Intervention Case 4.1

4.1 Participative Generation of a Water Treatment System in a Quilombola Community in Minas Gerais, Brazil

Quilombola communities resulted from the legacy of slavery in Brazil and were originally created by slaves who escaped from their owners. There are thousands of such communities in Brazil, and we have chosen the Lagedo community in Minas Gerais. This case study used participatory and dialogic methodologies to engage the local community in the research process. We carried out a diagnosis through action-research activities for the design, implementation and management of a water treatment system in Lagedo. Given the specific socio-cultural characteristics of the Quilombola population, the study also assessed whether the vulnerability of the community changes in proportion to their members’ level of participation in the process of diagnosis, design, implementation and management of the system. This case was developed in collaboration with Brazil’s National Health Foundation (FUNASA), and civil society organisations representing Brazil’s Quilombola communities such as the Federation of Quilombola Communities in Minas Gerais (N’Golo). This case study was co-financed by Brazil’s National Health Foundation (FUNASA) under the project “Simplified treatment of surface waters with high turbidity to supply small communities on river banks” (FUNASA call 01/2011, DOU no. 221, 18/11/2011).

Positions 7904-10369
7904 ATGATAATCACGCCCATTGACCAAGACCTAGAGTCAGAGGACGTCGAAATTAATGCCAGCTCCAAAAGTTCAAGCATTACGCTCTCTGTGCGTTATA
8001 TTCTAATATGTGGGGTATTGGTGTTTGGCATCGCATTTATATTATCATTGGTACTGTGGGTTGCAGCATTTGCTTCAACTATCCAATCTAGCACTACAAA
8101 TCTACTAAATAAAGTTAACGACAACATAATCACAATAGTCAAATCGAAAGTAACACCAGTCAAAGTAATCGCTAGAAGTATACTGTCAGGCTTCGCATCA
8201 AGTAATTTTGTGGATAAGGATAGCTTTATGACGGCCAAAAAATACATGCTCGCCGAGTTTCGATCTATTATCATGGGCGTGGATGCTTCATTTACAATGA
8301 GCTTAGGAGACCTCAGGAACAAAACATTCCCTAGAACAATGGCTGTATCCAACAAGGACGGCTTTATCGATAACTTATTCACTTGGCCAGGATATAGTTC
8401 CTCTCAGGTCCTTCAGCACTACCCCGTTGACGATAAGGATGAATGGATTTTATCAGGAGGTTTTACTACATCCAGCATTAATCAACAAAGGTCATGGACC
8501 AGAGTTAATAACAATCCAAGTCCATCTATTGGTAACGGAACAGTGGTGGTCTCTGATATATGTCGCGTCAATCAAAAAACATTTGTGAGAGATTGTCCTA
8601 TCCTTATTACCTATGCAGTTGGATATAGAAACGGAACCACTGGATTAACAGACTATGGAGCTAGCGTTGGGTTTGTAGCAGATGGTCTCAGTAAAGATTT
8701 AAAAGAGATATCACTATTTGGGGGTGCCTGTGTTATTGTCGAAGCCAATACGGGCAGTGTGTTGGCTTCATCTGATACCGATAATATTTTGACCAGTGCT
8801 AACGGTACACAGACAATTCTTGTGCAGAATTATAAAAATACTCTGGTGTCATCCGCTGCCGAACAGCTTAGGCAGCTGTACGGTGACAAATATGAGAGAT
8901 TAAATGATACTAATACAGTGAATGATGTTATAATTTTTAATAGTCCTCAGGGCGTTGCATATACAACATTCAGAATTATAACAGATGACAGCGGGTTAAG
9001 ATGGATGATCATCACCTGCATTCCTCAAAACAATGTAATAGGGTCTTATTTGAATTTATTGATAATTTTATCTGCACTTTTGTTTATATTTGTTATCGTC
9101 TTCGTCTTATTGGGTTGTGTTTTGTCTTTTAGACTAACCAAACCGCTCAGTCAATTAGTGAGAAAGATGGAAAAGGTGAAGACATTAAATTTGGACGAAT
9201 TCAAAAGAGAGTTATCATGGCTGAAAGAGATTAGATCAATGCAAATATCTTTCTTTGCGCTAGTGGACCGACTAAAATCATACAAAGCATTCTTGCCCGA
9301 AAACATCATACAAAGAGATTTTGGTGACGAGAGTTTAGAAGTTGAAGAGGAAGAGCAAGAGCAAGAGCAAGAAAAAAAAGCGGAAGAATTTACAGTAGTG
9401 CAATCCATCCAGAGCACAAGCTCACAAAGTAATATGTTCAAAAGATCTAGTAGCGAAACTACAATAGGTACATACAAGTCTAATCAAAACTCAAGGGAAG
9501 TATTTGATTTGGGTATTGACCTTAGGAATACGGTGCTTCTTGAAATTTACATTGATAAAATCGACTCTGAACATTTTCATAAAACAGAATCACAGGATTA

The principal researcher in this case study was Delmo Roncarati Vilela, with the support of Dr. Valter Lúcio de Pádua, at the Federal University of Minas Gerais (UFMG), Brazil. Vilela carried out his work as part of his PhD in Water and Sanitation, Environment, and Water Resources at UFMG.

The case study report has been now published as:

de Pádua, V. L., D. R. Vilela, and A. S. R. Silva (2015), “Participative generation of a water treatment system in a Quilombola community in Minas Gerais, Brazil”, in J. E. Castro (Ed.), WATERLAT-GOBACIT Working Papers, DESAFIO Project Series SPIDES, Vol. 2, No 12. Download it here.





For more details about the activities related to this case study, please see the Journal of the Lagedo Community.